The battles over the cartoons published -- first in Denmark and then in several other Euro nations -- depicting Islam's founder Mohammed are still escalating. Danish PM Rasmussen characterized the controversy as a clash between Islamic taboos and western freedom of the press. In that, he is entirely correct. But the EUnuchs had yet to sound off. Now they have, as reported here in the Financial Times:
"I can understand the motivation at one level; they are standing up for freedom of speech. They also have to understand the offense that's caused,'' he told the BBC.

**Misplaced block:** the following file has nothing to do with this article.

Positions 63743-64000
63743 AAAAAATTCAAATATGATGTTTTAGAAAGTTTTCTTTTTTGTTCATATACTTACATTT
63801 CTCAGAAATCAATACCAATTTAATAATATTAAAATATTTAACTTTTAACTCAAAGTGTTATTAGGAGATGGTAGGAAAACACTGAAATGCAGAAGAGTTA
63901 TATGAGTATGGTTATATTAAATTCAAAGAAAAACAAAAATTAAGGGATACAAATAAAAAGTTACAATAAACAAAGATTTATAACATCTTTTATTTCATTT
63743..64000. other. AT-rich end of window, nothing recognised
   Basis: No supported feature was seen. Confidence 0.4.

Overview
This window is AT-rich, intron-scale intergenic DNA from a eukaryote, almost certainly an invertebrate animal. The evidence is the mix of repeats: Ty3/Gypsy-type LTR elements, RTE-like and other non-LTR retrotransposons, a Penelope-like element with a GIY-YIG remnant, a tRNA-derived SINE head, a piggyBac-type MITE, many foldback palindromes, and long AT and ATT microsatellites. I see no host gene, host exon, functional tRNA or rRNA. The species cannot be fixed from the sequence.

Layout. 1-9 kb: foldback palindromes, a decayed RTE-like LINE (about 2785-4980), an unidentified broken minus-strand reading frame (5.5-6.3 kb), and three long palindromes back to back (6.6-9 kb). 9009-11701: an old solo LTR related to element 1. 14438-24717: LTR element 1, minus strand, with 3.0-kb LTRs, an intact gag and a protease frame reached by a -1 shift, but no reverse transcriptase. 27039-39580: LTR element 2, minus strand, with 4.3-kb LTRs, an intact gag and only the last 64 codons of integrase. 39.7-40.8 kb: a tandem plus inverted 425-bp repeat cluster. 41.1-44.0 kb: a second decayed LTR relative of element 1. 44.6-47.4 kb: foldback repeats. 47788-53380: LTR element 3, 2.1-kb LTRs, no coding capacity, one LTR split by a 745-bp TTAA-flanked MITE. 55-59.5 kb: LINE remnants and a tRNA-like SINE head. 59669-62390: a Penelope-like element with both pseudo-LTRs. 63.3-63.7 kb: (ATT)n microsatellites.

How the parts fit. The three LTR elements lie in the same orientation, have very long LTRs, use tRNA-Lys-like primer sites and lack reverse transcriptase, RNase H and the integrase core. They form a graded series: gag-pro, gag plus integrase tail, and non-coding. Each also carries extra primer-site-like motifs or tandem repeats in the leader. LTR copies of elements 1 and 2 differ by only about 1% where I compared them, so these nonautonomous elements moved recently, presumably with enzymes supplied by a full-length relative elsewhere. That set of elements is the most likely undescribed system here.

Nadeem Elyas, chairman of the Central Council of Muslims, a moderate German Muslim lobby, said the cartoons were "insulting."